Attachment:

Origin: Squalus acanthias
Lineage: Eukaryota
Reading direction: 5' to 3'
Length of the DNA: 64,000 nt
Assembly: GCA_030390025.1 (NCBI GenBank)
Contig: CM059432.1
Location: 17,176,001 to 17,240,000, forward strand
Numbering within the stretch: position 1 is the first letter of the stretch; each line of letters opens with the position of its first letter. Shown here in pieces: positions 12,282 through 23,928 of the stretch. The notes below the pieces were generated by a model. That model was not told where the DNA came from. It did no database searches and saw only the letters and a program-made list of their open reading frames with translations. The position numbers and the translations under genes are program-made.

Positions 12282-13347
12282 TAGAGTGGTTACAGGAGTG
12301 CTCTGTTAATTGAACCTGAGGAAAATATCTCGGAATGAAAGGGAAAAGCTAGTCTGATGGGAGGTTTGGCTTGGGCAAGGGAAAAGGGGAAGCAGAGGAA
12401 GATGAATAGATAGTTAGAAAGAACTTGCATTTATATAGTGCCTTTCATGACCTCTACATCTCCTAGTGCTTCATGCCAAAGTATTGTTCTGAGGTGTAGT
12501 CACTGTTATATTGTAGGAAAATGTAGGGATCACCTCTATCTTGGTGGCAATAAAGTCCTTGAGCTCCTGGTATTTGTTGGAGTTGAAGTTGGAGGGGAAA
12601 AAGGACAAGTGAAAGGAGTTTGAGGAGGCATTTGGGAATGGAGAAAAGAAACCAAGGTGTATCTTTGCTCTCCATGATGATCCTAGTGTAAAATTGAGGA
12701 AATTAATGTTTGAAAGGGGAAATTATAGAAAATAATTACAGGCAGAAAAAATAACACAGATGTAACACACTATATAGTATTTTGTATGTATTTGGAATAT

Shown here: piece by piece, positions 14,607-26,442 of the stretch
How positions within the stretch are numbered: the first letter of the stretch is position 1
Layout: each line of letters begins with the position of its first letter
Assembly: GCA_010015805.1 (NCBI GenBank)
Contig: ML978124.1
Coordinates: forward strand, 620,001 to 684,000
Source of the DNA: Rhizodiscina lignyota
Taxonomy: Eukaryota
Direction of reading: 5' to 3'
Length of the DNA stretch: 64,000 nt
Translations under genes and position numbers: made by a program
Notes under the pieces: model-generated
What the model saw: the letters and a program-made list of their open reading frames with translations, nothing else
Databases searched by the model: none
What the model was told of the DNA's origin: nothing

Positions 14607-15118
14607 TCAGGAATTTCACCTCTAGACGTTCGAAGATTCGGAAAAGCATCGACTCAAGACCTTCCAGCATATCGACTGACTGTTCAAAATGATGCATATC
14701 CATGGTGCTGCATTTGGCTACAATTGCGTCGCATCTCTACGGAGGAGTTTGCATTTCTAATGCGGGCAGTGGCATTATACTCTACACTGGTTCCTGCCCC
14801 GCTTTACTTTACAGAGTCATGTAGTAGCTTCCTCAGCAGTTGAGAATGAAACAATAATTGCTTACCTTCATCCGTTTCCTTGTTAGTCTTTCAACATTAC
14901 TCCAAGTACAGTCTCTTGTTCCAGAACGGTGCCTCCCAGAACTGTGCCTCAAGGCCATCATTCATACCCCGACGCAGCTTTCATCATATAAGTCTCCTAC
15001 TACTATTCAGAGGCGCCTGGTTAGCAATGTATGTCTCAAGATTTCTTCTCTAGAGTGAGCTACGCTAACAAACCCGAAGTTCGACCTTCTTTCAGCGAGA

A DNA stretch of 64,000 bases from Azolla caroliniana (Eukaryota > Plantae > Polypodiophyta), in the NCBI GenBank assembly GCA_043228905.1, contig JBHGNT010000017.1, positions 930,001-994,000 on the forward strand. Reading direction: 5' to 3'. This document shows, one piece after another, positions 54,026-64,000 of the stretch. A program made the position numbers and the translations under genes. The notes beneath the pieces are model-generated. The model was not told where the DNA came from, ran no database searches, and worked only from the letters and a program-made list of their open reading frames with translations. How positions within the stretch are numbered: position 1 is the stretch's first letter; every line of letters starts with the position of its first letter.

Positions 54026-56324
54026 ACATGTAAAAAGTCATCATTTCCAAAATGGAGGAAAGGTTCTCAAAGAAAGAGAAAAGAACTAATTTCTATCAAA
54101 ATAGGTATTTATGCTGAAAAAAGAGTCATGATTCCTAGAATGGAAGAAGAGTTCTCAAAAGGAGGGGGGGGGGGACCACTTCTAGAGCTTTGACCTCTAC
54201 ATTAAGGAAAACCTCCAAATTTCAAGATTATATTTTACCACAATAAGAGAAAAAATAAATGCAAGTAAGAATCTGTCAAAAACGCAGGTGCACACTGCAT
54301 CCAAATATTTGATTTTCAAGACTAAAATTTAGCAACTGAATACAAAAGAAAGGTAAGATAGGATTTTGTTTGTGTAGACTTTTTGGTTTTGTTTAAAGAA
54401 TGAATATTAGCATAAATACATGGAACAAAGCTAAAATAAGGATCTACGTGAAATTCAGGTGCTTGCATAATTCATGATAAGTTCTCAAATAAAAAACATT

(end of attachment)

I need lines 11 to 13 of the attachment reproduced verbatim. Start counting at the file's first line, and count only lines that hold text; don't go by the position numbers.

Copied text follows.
12301 CTCTGTTAATTGAACCTGAGGAAAATATCTCGGAATGAAAGGGAAAAGCTAGTCTGATGGGAGGTTTGGCTTGGGCAAGGGAAAAGGGGAAGCAGAGGAA
12401 GATGAATAGATAGTTAGAAAGAACTTGCATTTATATAGTGCCTTTCATGACCTCTACATCTCCTAGTGCTTCATGCCAAAGTATTGTTCTGAGGTGTAGT
12501 CACTGTTATATTGTAGGAAAATGTAGGGATCACCTCTATCTTGGTGGCAATAAAGTCCTTGAGCTCCTGGTATTTGTTGGAGTTGAAGTTGGAGGGGAAA